The exhibition Playing with Colour and Nature was shown at the Tuggeranong Arts Centre in Canberra ACT, October 2018. The show was designed for toddlers. It recognised their need to touch and feel and move and explore things; the value of colour, construction and participation; recognition and removal of some of the rules that frame our adult perceptions of beauty, depiction of nature, exhibitions and gallery experience. Most of the works are movable and the show acted as an artwork in itself, which could be reconfigured many times throughout the month as the children playing in it reconstructed and developed it themselves.
I created this exhibition alongside my almost 3 year-old daughter Camille as we spent a delightful year exploring Lanyon Historic Homestead, on the Southside of Canberra, as artists-in-residence. I wanted to experience the landscape at Lanyon through the seasons of a year and in that time to find out more about the way I interact with nature and the way I describe that in painting. Exploring and making art alongside Camille gave me incredible insight into the languages of Western Art and the way I use them to frame my experience of outdoor, non-urban environments. Camille, being untrained in Western visual language comes to art making in nature in an entirely different way to me. What a liberation it was to follow her lead, down on the ground, stopping to notice so much, following line and colour on paper in the same open minded way as she follows ants and tree roots and garden paths. Not hovering anxiously over a painting but abandoning it to explore the vege garden or create a new pile of tiny little stones.
This exhibition recognised the process of art making. As I integrated art practice with a young family, a career and other life responsibilities I spent many sleepless early mornings wondering how the show could possibly come together in time and how as a trained painter I could possibly get a sense of a large sculptural installation when working out of a small studio at Lanyon Historic Homestead and a small bedroom in our house. But the show grew like a garden as Camille and I together made artworks on the back deck, in the gardens at Lanyon, on and around the train-sets and bookcases of our lounge-room and I realised that like Lanyon gardens, and Camille’s growth as a person, the exhibition did not need to be finished, or perfect, that it would grow over the time it was in the gallery at Tuggeranong Art Centre and as it will hopefully grow and change again many times as I show it in different locations interacting with new families and young children.
Funded by the Australian Government Regional Arts Fund through Tuggeranong Arts Centre, Playing with Nature and Colour was designed to be accessible to young children in particular and to invite participation by them. The bounds of this exhibition challenged me to let go not only of the more tradition constructs of Western art making, but also the idea that I have to be the sole author of the work and claim it as my own. That sense of ownership or author-ship as an artist sats as uncomfortably as the construct of ownership of the land, which I also grappled with in my year at Lanyon, finding out more about the Indigenous history of the area and observing the way history and ownership is portraited and conveyed in our society. In order to learn and develop the work I co-made it with many people. Camille was the greatest contributor and it was a joy to work alongside her. Special thanks go to Tina Brown for generously sharing the history of her people, the Ngunnawal people, in the Canberra region. The children at Treehouse in the Park Childcare Centre in Turner helped me to make coloured sticks and rocks for the show. Realising I could not make all of the soft sculptures on my own I put a call out in the community and I’m grateful to the people who came along to make them with me. Penny Spoelder and the staff at Lanyon Historic Homestead and ACT Historic Places have been so helpful, welcoming and open-minded and made us feel right at home. Thanks also to the staff of Tuggeranong Arts Centre for commissioning the project and supporting its development so well.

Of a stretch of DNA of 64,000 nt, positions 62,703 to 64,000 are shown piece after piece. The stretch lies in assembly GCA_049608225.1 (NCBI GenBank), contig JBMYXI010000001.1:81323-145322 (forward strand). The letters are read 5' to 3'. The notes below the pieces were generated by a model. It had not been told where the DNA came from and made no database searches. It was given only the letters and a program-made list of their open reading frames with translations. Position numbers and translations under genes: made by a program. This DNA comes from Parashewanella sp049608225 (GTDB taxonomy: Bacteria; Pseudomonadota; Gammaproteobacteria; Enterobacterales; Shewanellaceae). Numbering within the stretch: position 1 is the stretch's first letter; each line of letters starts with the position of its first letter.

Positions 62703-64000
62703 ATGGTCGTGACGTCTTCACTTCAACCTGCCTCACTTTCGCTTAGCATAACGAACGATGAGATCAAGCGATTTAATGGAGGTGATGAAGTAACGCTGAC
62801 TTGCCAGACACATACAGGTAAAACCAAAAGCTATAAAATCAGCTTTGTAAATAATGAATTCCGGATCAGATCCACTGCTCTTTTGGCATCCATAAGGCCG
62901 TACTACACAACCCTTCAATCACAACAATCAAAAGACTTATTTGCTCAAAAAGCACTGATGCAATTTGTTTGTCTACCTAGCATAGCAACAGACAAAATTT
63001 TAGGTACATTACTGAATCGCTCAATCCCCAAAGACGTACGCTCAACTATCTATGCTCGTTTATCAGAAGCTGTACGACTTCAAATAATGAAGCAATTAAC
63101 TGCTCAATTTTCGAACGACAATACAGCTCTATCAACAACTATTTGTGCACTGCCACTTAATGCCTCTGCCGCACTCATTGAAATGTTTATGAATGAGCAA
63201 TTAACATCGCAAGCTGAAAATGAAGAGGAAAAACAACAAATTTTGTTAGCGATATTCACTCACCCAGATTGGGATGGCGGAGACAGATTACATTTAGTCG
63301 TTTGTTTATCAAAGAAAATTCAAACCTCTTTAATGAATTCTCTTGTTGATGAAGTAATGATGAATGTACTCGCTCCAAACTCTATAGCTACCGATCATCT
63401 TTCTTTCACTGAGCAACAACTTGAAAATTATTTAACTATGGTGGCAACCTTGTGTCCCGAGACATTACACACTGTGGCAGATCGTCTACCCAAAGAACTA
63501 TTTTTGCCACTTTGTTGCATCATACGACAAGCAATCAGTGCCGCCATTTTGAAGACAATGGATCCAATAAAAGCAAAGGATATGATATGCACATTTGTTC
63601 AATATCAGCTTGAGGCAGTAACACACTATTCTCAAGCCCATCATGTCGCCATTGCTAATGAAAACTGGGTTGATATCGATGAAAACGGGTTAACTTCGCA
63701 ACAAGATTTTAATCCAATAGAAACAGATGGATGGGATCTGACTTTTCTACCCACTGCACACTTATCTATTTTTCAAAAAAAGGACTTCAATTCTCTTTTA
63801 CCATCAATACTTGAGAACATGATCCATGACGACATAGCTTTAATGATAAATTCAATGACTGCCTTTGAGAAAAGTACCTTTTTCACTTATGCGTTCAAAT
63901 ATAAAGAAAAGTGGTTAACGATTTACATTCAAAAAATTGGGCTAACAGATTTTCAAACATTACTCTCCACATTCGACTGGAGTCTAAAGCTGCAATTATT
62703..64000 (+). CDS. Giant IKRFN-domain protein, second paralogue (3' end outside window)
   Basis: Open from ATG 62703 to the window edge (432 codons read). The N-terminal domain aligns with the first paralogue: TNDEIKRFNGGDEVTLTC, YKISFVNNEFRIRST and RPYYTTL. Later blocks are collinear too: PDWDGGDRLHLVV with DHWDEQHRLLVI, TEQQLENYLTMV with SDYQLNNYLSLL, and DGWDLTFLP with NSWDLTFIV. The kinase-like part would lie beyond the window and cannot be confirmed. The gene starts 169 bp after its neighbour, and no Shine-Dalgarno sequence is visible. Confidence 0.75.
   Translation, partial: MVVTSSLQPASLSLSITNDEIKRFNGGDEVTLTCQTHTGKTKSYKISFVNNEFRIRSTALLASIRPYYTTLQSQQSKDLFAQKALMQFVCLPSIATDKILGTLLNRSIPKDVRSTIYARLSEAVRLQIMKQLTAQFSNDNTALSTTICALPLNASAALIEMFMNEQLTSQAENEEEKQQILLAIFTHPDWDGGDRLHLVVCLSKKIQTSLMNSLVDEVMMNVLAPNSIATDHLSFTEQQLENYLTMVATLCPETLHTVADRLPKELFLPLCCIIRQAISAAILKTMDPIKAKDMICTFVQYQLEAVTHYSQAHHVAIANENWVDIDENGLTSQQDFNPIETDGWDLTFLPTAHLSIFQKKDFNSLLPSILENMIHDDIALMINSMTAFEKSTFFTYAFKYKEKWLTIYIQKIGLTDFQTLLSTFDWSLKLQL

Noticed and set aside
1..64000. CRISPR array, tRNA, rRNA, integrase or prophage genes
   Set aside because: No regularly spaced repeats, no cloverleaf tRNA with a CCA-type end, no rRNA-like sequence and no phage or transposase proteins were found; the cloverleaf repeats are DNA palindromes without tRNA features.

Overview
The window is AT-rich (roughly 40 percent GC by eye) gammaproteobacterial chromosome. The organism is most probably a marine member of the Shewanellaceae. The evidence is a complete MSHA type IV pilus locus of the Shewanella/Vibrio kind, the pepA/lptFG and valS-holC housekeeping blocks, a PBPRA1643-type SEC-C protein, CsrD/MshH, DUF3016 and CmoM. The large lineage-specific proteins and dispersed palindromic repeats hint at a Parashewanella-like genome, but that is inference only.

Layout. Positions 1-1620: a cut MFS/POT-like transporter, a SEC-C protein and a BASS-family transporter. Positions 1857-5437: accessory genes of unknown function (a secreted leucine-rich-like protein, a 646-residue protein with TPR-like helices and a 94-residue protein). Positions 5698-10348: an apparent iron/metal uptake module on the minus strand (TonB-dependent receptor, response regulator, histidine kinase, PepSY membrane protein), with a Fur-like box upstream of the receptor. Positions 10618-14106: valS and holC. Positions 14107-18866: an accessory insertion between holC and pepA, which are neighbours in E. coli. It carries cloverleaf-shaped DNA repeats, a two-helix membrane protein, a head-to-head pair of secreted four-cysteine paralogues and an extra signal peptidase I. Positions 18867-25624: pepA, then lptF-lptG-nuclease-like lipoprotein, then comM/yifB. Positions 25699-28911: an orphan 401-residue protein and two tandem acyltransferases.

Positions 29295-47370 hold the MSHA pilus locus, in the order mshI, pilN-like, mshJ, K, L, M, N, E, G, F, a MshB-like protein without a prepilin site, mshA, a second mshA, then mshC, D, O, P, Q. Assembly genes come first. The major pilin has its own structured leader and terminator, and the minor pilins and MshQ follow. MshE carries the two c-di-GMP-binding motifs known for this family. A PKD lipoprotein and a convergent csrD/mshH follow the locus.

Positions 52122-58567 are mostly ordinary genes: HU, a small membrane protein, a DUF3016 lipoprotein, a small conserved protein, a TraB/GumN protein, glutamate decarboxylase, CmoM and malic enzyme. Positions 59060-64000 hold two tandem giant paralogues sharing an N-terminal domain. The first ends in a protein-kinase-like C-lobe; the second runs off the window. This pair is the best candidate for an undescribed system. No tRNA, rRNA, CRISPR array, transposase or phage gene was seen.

Trying to work with Camille in an open minded way and instead of teaching her the right way to make art, following alongside her in an exploration of nature and colour and art making has enriched my understanding of art immeasurably. I hope the show excited the imagination of the children who explored it and enthused adults to play creatively with children without worrying about what might be beautiful or correct, approaching it just as they would the unruly adventure of a garden and nature.
Making of the work and hanging the show has been made possible though the support of:
ACT Historic Places and Lanyon Historic Homestead, Tuggeranong Arts Centre and the Australian Government Regional Arts Fund. Tina Brown who has generously shared with me some of the Ngunnawal history of the area.
Dana, Carmel, Penny, Dioni, Laura, Sarah, Brooke, Abi, Susan, Lee, Treehouse in the Park kids, Kimoyes for materials, Sewing bee helpers, Karim at Tharwa Valley forge, Nikki Apse, Art Monthly Australasia magazine, and many others.
Most importantly, my daughter Camille Jeanne Murphy who has made much of the work with and beside me.
I acknowledge and celebrate the First Australians on whose traditional lands we meet and work, and whose cultures are among the oldest continuing cultures in human history.